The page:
US20100153572A1 - Method and apparatus for identifying and scheduling internet radio programming - Google Patents

Method and apparatus for identifying and scheduling internet radio programming Download PDF

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US20100153572A1
US20100153572A1 US12/332,635 US33263508A US2010153572A1 US 20100153572 A1 US20100153572 A1 US 20100153572A1 US 33263508 A US33263508 A US 33263508A US 2010153572 A1 US2010153572 A1 US 2010153572A1
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user
content
network
computer
media content
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US12/332,635
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Ephraim Feig
Jie Ma
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Motorola Mobility LLC
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Motorola Solutions Inc
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Publication of US20100153572A1 publication Critical patent/US20100153572A1/en
Assigned to Motorola Mobility, Inc reassignment Motorola Mobility, Inc ASSIGNMENT OF ASSIGNORS INTEREST (SEE DOCUMENT FOR DETAILS). Assignors: MOTOROLA, INC
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    • HELECTRICITY
    • H04ELECTRIC COMMUNICATION TECHNIQUE
    • H04LTRANSMISSION OF DIGITAL INFORMATION, e.g. TELEGRAPHIC COMMUNICATION
    • H04L67/00Network-specific arrangements or communication protocols supporting networked applications
    • H04L67/32Network-specific arrangements or communication protocols supporting networked applications for scheduling or organising the servicing of application requests, e.g. requests for application data transmissions involving the analysis and optimisation of the required network resources
    • H04L67/325Network-specific arrangements or communication protocols supporting networked applications for scheduling or organising the servicing of application requests, e.g. requests for application data transmissions involving the analysis and optimisation of the required network resources whereby a time schedule is established for servicing the requests
    • GPHYSICS
    • G06COMPUTING; CALCULATING; COUNTING
    • G06FELECTRIC DIGITAL DATA PROCESSING
    • G06F16/00Information retrieval; Database structures therefor; File system structures therefor
    • G06F16/60Information retrieval; Database structures therefor; File system structures therefor of audio data
    • G06F16/63Querying
    • G06F16/635Filtering based on additional data, e.g. user or group profiles
    • GPHYSICS
    • G06COMPUTING; CALCULATING; COUNTING
    • G06FELECTRIC DIGITAL DATA PROCESSING
    • G06F16/00Information retrieval; Database structures therefor; File system structures therefor
    • G06F16/60Information retrieval; Database structures therefor; File system structures therefor of audio data
    • G06F16/68Retrieval characterised by using metadata, e.g. metadata not derived from the content or metadata generated manually
    • HELECTRICITY
    • H04ELECTRIC COMMUNICATION TECHNIQUE
    • H04HBROADCAST COMMUNICATION
    • H04H20/00Arrangements for broadcast or for distribution combined with broadcast
    • H04H20/65Arrangements characterised by transmission systems for broadcast
    • H04H20/76Wired systems
    • H04H20/82Wired systems using signals not modulated onto a carrier
    • HELECTRICITY
    • H04ELECTRIC COMMUNICATION TECHNIQUE
    • H04HBROADCAST COMMUNICATION
    • H04H60/00Arrangements for broadcast applications with a direct linking to broadcast information or broadcast space-time; Broadcast-related systems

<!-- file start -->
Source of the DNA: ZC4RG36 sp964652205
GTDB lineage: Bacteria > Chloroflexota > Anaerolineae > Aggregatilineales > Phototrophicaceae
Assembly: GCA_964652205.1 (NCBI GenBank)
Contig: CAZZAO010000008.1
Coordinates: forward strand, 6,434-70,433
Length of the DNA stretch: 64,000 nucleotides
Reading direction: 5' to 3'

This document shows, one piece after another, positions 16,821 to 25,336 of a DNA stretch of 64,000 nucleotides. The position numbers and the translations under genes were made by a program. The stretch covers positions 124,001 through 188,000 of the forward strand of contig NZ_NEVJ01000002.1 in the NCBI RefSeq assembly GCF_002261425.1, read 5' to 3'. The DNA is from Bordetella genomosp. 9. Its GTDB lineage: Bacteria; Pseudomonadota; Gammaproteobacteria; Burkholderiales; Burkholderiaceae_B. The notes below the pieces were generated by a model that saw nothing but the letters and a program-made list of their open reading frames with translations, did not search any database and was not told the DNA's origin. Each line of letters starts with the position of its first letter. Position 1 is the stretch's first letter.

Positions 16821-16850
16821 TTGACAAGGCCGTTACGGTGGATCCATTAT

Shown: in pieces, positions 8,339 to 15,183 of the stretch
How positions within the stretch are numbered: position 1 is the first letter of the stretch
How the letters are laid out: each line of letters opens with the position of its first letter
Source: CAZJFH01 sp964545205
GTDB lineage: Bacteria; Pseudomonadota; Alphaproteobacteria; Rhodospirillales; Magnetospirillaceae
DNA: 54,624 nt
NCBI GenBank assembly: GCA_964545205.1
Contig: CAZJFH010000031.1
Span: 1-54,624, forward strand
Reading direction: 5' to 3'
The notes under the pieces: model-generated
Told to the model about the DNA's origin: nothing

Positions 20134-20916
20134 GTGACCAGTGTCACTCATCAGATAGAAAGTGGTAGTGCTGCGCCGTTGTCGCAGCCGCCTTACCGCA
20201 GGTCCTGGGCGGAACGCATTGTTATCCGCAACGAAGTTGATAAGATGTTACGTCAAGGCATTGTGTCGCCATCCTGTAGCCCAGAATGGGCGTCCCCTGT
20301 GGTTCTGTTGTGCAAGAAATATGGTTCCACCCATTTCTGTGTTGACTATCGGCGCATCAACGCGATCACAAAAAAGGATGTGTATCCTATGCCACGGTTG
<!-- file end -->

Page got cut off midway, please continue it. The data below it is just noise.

• H04H60/35Arrangements for identifying or recognising characteristics with a direct linkage to broadcast information or to broadcast space-time, e.g. for identifying broadcast stations or for identifying users
    • H04H60/46Arrangements for identifying or recognising characteristics with a direct linkage to broadcast information or to broadcast space-time, e.g. for identifying broadcast stations or for identifying users for recognising users' preferences
    • HELECTRICITY
    • H04ELECTRIC COMMUNICATION TECHNIQUE
    • H04HBROADCAST COMMUNICATION
    • H04H60/00Arrangements for broadcast applications with a direct linking to broadcast information or broadcast space-time; Broadcast-related systems
    • H04H60/61Arrangements for services using the result of monitoring, identification or recognition covered by groups H04H60/29-H04H60/54
    • H04H60/66Arrangements for services using the result of monitoring, identification or recognition covered by groups H04H60/29-H04H60/54 for using the result on distributors' side

Abstract

A client device includes a network interface for receiving media content streamed over a network and a media player for rendering the media content. The client device also includes a content scheduling module configured to identify, schedule and access over the network selected media content items in accordance with a user profile. The content scheduling module is configured to search an online database to identify the selected media content that conforms to the user profile.

Description

    FIELD OF THE INVENTION
  • The present invention relates generally to streaming media services, and more particularly to a method and apparatus for identifying, scheduling and accessing programming being streamed by Internet radio stations.
  • BACKGROUND OF THE INVENTION
  • Internet radio stations currently operate by streaming either a “rebroadcast” of a live event (i.e., a concurrent multicast of the radio transmission content over the Internet), a broadcast of a live event only on the Internet, or a series of content items streamed with commercials and pre-recorded messages. Some stations broadcast over the air and over the Internet simultaneously, but there are increasingly many stations that are Internet only. Any person at any location in the world may receive such broadcasts with the proper Internet connection, audio equipment and, in some instances, registration and/or subscription. Sometimes, data may be downloaded in advance to a listener cache for faster playback later.